Besides the liquidation risk, we have our standard smart contract risks like bugs, platform changes, admin keys and systemic risks, for example, Ether sharply losing its value. On top of that, we have a few new attack vectors specific to DeFi, for example, attacks that aim at draining certain liquidity pools.
All of these risks put together are yet another reason why yield farming returns are so lucrative. It’s a high risk, high reward game.
Yield farming strategies are sets of steps that aim at generating a high yield on the capital. These steps usually involve at least one of the following elements: lending, borrowing, supplying capital to liquidity pools or staking LP tokens. Before we look at them one by one, if you already made it this far hit the like button and don’t forget to subscribe to my channel for more DeFi content.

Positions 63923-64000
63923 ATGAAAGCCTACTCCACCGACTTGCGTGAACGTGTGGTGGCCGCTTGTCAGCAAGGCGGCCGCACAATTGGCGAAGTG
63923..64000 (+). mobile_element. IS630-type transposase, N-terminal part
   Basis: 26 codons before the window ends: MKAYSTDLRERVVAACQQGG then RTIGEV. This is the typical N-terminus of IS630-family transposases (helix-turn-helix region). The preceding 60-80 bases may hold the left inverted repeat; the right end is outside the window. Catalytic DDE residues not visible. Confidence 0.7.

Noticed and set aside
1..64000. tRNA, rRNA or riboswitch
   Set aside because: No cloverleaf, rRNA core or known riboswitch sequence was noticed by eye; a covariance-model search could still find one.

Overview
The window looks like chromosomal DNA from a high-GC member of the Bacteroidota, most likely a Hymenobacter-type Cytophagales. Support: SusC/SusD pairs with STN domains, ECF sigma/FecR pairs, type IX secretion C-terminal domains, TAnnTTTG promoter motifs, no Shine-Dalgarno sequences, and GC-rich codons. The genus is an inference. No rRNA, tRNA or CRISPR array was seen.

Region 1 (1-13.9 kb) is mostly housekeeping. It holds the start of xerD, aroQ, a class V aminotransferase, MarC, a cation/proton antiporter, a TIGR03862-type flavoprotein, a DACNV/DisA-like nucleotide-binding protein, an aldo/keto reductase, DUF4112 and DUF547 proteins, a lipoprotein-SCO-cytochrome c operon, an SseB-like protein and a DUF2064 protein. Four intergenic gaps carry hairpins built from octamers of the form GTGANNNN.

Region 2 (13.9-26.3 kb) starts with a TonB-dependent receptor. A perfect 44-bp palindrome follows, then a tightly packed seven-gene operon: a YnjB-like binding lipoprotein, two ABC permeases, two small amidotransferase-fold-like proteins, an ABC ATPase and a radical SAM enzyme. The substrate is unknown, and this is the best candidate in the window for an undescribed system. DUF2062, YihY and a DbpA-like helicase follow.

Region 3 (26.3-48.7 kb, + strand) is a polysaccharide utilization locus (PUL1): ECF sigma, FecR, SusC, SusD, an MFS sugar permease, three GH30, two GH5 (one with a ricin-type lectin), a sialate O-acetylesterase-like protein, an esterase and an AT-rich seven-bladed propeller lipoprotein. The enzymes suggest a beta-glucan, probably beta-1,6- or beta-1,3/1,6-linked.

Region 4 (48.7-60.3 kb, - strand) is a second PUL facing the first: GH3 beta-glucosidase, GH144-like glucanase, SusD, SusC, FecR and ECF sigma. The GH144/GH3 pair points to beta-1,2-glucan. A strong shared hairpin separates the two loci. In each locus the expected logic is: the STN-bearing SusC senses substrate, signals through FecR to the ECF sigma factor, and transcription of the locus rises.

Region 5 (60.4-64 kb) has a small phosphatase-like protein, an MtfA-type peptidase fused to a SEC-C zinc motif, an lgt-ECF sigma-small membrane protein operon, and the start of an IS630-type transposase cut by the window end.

Lending and borrowing. A fairly simple way of getting APY on your capital. Farmers can for example supply stable coins such as DAI or USDC on one of the lending platforms and start getting a return on their capital. Liquidity mining and leverage can supercharge that. For example, farmers can get rewarded with extra COMP tokens for lending and borrowing on Compound. They can also borrow funds with their collateral to buy even more coins. This comes of course with a risk of potential liquidations.
Supplying capital to liquidity pools. Yield farmers can supply coins to one of the liquidity pools in protocols like Uniswap, Balancer or Curve and get rewarded with fees that are charged for swapping different tokens. Again, liquidity mining can supercharge this, so for example by supplying coins to certain liquidity pools, farmers are rewarded with extra tokens. Balancer is a good example of a protocol that rewards liquidity pool suppliers with extra BAL tokens increasing their APY.